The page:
14 Leadership Lessons From Successful Startup Founders
To gain a deeper understanding of effective leadership, we asked startup founders and CEOs to share the most valuable lessons they’ve learned from successful entrepreneurs. From instilling empowerment and autonomy in leadership to learning from failures and setbacks, we’ve gathered fourteen insightful responses that reveal how these lessons have been applied to their own leadership styles.
- Instill Empowerment and Autonomy in Leadership
- Lean In for Team Accountability
- View Success as a Staircase, Not an Elevator
- Follow the People Over Profits Principle
- Foster Engagement and Ownership
- Be a Host, Not Just a Leader
- Embrace Vulnerability in Leadership
- Balance Authority and Inspiration
- Use a Resourceful Problem-Solving Approach
- Hire Experts for Stronger Teams
- Consider Personal Growth as Success
- Implement a Culture of Open Communication
- Embrace Uncertainty in Leadership
- Learn From Failures and Setbacks
Instill Empowerment and Autonomy in Leadership
One invaluable leadership lesson I gleaned from Mr. Gautam Bali, the MD of Vestige, is the power of empowerment. Witnessing how he empowered individuals to lead their lives on their own terms while spreading wealth through wellness deeply resonated with me. The ethos of Vestige, focused on promoting well-being, not only in terms of health but also financial wealth, struck a chord.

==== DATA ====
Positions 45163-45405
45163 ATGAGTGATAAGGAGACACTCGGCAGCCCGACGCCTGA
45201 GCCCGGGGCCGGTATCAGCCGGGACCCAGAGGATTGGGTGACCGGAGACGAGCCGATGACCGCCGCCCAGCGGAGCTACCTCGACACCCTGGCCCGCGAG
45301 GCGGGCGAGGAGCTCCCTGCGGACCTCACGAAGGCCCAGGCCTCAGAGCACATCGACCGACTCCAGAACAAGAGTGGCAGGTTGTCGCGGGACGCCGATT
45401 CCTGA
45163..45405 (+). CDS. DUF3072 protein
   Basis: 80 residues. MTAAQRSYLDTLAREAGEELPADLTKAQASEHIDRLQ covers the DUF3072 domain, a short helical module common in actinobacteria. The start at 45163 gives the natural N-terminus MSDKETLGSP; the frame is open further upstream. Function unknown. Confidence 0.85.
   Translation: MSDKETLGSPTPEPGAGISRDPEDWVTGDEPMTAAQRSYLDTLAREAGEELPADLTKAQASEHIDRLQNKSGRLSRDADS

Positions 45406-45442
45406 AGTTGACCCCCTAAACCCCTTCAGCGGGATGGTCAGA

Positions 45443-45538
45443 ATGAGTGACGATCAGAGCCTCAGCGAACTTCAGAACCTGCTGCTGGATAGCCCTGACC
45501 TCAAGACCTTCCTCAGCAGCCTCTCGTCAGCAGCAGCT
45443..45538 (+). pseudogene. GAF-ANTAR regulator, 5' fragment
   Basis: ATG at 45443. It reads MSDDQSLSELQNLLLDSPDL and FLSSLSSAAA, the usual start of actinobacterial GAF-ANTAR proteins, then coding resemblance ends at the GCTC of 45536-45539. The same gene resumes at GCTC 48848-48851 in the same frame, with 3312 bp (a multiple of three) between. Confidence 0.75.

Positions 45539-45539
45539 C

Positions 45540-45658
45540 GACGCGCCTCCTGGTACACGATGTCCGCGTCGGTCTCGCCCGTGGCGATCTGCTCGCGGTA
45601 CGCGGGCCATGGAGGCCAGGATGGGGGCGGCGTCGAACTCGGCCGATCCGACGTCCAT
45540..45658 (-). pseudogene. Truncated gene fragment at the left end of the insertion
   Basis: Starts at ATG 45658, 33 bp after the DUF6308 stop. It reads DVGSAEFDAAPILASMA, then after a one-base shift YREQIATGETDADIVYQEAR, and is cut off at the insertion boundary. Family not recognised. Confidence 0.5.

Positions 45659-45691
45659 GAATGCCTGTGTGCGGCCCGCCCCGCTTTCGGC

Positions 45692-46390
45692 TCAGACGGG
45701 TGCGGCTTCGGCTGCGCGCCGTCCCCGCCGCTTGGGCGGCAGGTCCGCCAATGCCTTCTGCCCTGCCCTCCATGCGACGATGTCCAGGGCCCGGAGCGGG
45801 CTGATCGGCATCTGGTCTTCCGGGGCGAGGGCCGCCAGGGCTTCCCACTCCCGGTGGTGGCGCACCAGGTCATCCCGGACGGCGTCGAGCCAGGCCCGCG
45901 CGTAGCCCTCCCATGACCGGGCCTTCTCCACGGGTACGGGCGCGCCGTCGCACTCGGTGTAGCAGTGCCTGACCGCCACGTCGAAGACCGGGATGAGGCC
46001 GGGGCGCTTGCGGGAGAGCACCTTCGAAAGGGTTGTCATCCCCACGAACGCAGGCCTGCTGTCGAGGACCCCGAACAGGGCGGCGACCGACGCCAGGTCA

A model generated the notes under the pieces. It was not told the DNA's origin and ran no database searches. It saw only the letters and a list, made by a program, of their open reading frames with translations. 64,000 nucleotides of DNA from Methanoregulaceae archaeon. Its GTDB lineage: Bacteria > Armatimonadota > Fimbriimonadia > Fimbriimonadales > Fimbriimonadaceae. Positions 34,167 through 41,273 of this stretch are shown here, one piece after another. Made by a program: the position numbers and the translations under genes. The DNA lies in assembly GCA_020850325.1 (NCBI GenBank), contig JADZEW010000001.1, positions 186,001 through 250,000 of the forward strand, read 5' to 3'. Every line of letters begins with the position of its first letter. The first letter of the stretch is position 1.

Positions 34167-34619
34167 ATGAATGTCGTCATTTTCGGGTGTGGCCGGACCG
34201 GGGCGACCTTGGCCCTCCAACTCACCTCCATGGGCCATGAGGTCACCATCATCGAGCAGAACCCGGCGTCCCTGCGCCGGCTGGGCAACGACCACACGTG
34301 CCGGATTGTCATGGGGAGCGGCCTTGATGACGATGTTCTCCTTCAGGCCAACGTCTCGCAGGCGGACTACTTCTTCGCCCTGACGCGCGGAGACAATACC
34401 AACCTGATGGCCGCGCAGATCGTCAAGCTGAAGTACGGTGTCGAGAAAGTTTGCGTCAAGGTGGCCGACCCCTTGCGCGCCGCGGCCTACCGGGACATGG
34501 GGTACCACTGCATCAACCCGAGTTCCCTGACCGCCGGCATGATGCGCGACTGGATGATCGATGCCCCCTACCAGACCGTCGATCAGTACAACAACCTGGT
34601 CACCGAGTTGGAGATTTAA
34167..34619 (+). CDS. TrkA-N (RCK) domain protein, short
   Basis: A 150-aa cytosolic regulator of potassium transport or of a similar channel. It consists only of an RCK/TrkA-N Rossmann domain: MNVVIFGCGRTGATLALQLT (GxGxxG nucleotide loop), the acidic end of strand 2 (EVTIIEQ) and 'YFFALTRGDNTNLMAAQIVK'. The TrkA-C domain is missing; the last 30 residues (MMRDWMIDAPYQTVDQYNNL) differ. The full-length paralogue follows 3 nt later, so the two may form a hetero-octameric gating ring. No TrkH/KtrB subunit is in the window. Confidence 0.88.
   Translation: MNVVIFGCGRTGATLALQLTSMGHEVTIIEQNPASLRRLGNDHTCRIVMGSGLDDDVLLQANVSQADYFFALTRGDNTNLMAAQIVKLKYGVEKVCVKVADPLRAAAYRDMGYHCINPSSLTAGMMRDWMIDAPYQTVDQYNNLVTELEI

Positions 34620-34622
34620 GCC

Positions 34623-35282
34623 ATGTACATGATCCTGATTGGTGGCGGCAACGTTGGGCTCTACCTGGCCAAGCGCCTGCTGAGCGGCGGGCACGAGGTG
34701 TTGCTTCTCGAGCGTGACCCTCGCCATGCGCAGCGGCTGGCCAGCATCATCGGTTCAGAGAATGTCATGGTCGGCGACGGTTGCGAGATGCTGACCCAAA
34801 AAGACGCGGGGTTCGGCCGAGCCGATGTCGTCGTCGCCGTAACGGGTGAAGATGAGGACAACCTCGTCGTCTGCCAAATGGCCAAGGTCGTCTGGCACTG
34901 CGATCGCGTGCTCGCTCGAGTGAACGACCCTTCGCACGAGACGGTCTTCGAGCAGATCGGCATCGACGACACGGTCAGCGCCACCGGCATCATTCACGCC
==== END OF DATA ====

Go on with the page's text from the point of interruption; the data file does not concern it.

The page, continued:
This lesson has influenced my leadership style profoundly. I’ve come to realize that true leadership isn’t just about directing and managing, but about enabling and empowering. I’ve actively fostered an environment where team members are encouraged to take ownership of their projects and ideas. By valuing autonomy and granting decision-making authority, I’ve seen increased engagement and creativity among my team.
Furthermore, the notion of “wealth” has transformed my approach to employee satisfaction. I’ve adopted a more holistic perspective, recognizing that financial rewards are essential.
Anuj Mahajan, Co-Founder
Lean In for Team Accountability
I was struggling with keeping certain members of my team accountable, and it was hurting our key metrics. I heard another founder talk about struggling with this same thing, and that his solution was to “lean in.”
The problem wasn’t our systems or employees; it was me. Because I’m prone to having a laissez-faire approach to management, the phrase “lean in” is a helpful reminder that sometimes the best thing for the company is to dive headfirst into the weeds.
View Success as a Staircase, Not an Elevator
Success is a staircase, not an elevator. This was great advice received from the CEO of a multi-million-dollar start-up. He said not to rely on big wins—that’s gambling. You need to be making progress every day toward your goal, and before you know it, you will succeed.